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This report is taken from PN Review 160, Volume 31 Number 2, November - December 2004.

'Moonlight and Vodka' Marius Kociejowski

I have been reading The Journal of Friar William of Rubruck, a thirteenth-century account of travels among the Tartars, which is remarkable for its powers of observation or, rather, for the contemporary feel it evokes. The author had an eye unclouded by the religiose and so fresh is his narrative style, so uncluttered his prose, one can just about smell the horse manure. I am particularly grateful for the description of men skimming over ice, on skates fashioned from animal bones and tied to the bottoms of their shoes. One senses here, to employ an already hackneyed phrase, the shock of the new. Also, as if one didn't know already, the book serves to illustrate what a fearsome bunch those Tartars were. The punishments for seemingly mild transgressions, such as approaching a master's chair from the wrong side, were severe while murder was often looked upon with indulgence. It is the minutiae of their lives, though, that especially intrigue me, the fact, for example, that Tartars never went back by the same road they came. It was also considered bad luck to pass by an abandoned encampment where the fires had not fully burned down. I wonder if these strictures might not be applied to the writing of prose.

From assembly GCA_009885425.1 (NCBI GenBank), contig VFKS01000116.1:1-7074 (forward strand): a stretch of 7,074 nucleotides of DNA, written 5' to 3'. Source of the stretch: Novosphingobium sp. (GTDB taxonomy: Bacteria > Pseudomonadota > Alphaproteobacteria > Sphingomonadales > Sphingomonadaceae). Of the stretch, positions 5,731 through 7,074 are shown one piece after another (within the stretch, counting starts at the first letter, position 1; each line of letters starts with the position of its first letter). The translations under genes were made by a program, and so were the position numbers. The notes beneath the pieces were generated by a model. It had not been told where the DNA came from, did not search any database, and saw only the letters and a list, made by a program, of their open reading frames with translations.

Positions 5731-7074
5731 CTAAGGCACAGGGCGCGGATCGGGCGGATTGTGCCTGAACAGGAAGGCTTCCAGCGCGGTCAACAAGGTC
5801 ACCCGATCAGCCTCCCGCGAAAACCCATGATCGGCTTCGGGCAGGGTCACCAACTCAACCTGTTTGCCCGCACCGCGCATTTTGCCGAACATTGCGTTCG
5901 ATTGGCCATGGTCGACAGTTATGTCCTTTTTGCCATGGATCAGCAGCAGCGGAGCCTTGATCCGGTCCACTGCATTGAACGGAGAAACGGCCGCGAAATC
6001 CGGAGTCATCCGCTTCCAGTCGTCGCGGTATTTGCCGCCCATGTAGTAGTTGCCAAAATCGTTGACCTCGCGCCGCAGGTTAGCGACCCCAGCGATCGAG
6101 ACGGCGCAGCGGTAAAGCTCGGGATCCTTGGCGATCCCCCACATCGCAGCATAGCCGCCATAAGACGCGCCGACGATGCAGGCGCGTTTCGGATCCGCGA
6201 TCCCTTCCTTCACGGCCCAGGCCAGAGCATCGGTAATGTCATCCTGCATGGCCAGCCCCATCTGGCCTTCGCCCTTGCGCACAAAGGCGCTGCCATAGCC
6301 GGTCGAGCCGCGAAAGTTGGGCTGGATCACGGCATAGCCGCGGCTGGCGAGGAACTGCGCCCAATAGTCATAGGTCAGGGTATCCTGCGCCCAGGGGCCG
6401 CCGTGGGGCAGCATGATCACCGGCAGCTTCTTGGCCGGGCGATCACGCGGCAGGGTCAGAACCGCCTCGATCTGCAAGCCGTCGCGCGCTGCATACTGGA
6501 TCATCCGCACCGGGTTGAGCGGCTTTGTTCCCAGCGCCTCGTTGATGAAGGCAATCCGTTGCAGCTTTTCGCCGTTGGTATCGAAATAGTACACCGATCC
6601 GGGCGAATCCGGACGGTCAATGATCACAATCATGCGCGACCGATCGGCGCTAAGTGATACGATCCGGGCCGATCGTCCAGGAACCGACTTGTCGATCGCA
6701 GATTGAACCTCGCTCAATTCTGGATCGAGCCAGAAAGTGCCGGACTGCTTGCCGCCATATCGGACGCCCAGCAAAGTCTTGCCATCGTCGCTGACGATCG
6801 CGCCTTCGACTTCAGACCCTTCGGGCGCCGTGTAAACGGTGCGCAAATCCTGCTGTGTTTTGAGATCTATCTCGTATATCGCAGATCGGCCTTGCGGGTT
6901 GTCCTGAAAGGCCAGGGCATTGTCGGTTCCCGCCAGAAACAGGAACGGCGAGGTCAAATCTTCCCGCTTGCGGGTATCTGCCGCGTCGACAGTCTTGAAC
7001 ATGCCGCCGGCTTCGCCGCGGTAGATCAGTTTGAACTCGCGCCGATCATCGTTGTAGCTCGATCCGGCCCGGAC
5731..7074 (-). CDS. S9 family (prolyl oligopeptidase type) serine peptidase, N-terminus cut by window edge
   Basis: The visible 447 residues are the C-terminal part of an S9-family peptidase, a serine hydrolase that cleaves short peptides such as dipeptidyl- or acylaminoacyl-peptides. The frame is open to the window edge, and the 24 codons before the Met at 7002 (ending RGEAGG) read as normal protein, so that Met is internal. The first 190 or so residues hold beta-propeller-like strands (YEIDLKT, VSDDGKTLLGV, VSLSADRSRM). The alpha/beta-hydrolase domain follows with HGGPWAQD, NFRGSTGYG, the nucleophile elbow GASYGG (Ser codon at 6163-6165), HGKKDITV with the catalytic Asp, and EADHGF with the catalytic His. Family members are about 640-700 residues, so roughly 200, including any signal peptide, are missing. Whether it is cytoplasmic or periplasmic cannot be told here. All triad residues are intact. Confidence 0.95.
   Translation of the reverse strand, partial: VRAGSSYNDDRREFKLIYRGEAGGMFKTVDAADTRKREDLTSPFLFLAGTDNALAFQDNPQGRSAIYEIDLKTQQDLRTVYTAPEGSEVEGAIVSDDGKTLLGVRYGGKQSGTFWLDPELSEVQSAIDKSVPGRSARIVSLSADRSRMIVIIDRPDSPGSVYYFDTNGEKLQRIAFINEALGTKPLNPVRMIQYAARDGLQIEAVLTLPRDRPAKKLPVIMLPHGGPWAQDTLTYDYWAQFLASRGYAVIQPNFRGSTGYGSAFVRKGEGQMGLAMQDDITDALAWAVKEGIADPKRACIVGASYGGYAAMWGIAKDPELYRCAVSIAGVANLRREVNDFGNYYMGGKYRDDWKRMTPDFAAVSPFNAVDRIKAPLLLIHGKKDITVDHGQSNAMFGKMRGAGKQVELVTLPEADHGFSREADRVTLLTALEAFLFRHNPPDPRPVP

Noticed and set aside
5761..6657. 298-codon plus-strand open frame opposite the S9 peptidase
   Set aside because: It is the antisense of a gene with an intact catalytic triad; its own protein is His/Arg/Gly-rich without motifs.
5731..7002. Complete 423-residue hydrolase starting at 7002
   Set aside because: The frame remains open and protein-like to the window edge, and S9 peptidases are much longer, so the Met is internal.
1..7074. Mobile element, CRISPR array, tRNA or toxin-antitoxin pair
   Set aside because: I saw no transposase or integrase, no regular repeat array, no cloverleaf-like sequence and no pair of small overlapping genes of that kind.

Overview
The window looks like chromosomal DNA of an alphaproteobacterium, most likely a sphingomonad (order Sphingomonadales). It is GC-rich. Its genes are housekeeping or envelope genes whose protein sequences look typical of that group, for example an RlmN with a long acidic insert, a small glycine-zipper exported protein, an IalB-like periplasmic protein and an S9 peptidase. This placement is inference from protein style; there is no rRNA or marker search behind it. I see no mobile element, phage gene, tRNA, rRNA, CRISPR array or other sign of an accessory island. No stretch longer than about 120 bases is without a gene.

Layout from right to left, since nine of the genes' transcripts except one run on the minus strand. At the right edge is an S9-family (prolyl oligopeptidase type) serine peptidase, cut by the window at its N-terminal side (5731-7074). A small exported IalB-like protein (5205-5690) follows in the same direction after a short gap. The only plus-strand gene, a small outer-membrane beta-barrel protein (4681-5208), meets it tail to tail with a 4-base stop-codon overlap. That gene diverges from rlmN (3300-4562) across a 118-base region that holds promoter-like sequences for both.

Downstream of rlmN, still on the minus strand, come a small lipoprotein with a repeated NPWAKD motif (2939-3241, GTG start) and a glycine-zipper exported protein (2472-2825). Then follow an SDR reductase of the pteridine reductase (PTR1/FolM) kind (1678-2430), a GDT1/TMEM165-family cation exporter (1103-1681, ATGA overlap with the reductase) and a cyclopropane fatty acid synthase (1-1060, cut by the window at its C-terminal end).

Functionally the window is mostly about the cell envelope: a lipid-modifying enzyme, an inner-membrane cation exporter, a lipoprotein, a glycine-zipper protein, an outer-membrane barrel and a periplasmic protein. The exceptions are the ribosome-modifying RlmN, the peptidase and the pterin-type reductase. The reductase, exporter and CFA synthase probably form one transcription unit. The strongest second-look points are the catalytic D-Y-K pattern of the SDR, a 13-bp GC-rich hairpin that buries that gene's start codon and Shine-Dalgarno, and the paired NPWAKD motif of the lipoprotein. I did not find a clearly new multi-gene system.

I started reading the book in Moscow, appropriately enough, where I think I spotted quite a few Tartar faces. If the manner of my approach is somewhat tangential the challenge, perhaps, is to make it more so. Que ...


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